By midday Friday, the Nationals announced that manager Dusty Baker will not return for the 2018 season, while the contracts for the big-league coaching staff have also expired, leaving a franchise with chain-of-command issues in damage-control mode.

This is a bitter disappointment for Baker, who needs a World Series ring as a manager to put the final bullet point on a Hall of Fame resume and still grumbles about how things ended in 2006 after four up-and-down years managing the Cubs.

Baker, 68, a former Marine, All-Star player and all-around Renaissance man with a great feel for dealing with people and managing the clubhouse, apparently couldn’t overcome last week’s elimination-game meltdown at Nationals Park, where the Cubs hung on for a 9-8 victory and forced Washington into its fourth first-round playoff exit since 2012.

Baker’s in-game decision-making was already under the microscope and his teams have now lost 10 straight postseason close-out games, a major-league record, according to Elias Sports Bureau.

The Nationals also needlessly subjected Stephen Strasburg to withering criticism when Baker said the $175 million pitcher was feeling under the weather — maybe because of Chicago mold and hotel air-conditioning units — and being saved for Game 5. Only to flip-flop and watch Strasburg throw seven scoreless innings in a dominant Game 4 performance at Wrigley Field.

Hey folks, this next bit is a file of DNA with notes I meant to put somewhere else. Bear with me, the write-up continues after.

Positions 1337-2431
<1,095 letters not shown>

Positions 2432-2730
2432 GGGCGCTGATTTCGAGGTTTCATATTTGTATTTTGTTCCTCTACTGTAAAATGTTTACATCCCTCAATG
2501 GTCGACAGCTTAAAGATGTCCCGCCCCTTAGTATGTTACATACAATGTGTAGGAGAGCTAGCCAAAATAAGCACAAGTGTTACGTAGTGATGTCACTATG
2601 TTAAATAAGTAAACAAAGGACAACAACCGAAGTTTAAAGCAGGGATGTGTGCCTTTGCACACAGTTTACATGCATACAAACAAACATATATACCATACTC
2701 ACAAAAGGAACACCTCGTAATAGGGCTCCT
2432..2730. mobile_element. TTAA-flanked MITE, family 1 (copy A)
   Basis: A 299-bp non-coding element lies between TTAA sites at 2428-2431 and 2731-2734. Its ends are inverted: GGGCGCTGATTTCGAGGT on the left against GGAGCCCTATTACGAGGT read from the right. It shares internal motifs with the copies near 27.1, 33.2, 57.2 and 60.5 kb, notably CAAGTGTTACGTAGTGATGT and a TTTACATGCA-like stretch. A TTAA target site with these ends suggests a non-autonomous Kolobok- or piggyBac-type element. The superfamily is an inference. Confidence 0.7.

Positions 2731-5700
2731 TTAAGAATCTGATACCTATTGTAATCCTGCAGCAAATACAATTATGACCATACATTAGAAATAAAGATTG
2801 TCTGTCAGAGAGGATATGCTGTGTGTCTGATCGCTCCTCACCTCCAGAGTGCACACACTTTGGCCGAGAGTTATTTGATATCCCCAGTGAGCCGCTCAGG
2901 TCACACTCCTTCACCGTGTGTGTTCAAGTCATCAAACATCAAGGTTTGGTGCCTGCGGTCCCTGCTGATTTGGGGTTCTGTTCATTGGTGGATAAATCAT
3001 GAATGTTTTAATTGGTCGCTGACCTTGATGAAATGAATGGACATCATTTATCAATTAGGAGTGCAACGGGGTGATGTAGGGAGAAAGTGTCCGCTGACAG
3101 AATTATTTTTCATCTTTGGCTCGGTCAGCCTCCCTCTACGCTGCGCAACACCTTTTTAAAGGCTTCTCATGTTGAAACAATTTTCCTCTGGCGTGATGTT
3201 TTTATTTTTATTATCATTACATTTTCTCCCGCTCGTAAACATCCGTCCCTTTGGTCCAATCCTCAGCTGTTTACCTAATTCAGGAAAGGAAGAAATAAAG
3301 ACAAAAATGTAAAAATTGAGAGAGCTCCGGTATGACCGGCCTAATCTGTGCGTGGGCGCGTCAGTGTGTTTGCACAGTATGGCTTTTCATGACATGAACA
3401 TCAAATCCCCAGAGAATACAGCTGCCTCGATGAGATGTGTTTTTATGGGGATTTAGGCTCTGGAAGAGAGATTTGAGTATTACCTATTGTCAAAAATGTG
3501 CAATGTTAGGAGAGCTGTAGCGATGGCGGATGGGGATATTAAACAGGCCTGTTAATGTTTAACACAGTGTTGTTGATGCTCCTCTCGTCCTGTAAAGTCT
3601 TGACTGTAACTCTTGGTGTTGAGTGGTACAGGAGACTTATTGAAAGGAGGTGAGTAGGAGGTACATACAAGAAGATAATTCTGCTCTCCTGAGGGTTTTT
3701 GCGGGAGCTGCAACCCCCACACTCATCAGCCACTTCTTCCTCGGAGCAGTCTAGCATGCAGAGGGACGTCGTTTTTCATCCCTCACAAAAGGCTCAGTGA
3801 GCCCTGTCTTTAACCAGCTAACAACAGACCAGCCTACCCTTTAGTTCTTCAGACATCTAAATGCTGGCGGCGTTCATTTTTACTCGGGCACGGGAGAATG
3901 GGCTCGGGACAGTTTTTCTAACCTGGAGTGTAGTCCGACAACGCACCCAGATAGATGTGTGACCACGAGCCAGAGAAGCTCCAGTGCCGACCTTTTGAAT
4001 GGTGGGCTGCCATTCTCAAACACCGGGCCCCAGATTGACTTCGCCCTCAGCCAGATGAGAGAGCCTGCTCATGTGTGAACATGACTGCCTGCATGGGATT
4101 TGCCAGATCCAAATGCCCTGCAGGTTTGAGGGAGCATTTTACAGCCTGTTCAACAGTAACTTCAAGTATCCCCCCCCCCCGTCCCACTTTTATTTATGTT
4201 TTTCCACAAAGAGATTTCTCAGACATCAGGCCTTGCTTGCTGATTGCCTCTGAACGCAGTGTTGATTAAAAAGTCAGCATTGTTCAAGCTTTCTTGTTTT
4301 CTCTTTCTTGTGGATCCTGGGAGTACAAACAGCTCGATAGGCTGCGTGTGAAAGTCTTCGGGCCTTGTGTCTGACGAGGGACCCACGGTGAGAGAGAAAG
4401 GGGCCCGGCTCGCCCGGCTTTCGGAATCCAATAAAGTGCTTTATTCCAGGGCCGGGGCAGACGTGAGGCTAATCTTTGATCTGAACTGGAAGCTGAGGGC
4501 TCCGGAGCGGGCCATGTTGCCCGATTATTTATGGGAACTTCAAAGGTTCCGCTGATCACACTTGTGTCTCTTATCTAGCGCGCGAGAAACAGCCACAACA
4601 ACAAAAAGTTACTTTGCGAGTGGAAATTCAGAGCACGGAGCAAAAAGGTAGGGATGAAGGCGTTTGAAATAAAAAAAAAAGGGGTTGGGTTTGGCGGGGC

That unforced error and yet another manager search is not a good look for the Nationals, who made the announcement through the Lerner family ownership group after general manager Mike Rizzo repeatedly signaled that he expected to reach a new agreement with Baker after winning 192 games combined in two years and back-to-back division titles.

Since the franchise relocated from Montreal and abandoned the Expos logo in 2005, the Nationals have employed seven different managers and will be starting all over again in 2018, when Bryce Harper will be in his last season before becoming a free agent and probably wondering if Washington can finally get its act together.